Google Inc.'s Gmail came under fresh fire Monday when an international privacy rights group said the soon-to-be-launched free e-mail service violated privacy laws in Europe and elsewhere.
Privacy International, which has offices in the U.S. and Europe, said it had filed complaints with privacy and data-protection regulators in 17 countries in Europe, as well as in Canada and Australia. It had already filed an initial complaint in Britain.
Simon Davies, director of Privacy International, said the complaint identified "a wide range of possible breaches of European Union law."
The world's most popular Internet search engine said this month that it would soon start offering Gmail with 1 gigabyte of free storage capacity more than 100 times that offered by established rivals Yahoo Mail and Microsoft Corp.'s MSN Hotmail.
Google said Gmail, which is still in its test phase, complied with data-protection laws worldwide.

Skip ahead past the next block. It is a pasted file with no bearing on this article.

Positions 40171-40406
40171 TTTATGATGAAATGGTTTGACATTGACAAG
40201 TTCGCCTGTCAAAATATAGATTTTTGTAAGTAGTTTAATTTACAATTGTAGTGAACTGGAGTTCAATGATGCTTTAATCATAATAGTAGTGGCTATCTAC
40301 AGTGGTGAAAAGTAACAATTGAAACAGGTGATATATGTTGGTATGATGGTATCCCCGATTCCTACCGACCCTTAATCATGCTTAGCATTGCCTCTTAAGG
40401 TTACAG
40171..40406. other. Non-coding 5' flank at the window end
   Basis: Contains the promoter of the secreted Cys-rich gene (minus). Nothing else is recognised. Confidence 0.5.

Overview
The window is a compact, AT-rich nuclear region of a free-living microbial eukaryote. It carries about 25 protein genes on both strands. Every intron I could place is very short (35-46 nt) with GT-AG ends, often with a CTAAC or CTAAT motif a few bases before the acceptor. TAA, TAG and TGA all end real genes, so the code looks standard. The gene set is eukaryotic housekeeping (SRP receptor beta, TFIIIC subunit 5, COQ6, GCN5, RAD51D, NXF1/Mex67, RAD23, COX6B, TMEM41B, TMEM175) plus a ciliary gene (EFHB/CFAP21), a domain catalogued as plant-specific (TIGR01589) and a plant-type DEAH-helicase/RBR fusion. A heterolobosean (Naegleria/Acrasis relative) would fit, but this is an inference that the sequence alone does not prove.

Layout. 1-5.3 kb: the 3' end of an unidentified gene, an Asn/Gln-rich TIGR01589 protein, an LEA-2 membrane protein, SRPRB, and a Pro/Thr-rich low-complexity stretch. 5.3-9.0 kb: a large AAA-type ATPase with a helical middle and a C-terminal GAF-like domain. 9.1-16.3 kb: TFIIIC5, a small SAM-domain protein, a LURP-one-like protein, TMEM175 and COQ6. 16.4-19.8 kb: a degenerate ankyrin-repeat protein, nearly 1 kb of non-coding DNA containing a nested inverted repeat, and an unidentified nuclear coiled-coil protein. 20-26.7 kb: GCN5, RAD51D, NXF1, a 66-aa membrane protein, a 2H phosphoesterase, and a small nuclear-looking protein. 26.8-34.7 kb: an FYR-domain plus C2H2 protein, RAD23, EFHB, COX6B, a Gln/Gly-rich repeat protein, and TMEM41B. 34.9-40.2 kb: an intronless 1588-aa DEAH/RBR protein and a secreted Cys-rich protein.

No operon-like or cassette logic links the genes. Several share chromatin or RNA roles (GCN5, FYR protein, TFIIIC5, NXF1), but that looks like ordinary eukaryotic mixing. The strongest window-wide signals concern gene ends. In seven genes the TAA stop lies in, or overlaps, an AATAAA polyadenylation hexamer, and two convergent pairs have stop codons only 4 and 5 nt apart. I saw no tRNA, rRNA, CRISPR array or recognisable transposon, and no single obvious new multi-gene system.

The user terms, however, sparked controversy among consumer advocacy groups and some Internet users because Google said its computers would scan e-mails for keywords to use in sending Gmail users targeted advertisements. It would also keep copies of e-mails even after consumers had deleted them.
Privacy International said these and other terms breached European privacy laws, which are stricter than U.S. laws.
European law says that data should not be stored longer than necessary, and scanning e-mails is allowed only under certain limited conditions.
"Google actively solicits user feedback on our privacy policies if they can be made clearer or otherwise improved, we want to hear about it," the Mountain View, Calif.-based company said in a statement. "We look forward to a detailed dialogue with data protection authorities across Europe to ensure their concerns are heard and resolved."
An initial British complaint from Privacy International about Gmail was struck down this month by Britain's Information Commissioner's Office, partly because the service has not yet been launched commercially. An ICO spokeswoman said that under EU law, an Internet service was considered lawful as long as it explicitly spelled out how the user's information would be handled in the terms of service.
"As long as Google is clear and transparent, there is no data protection issue," she said.
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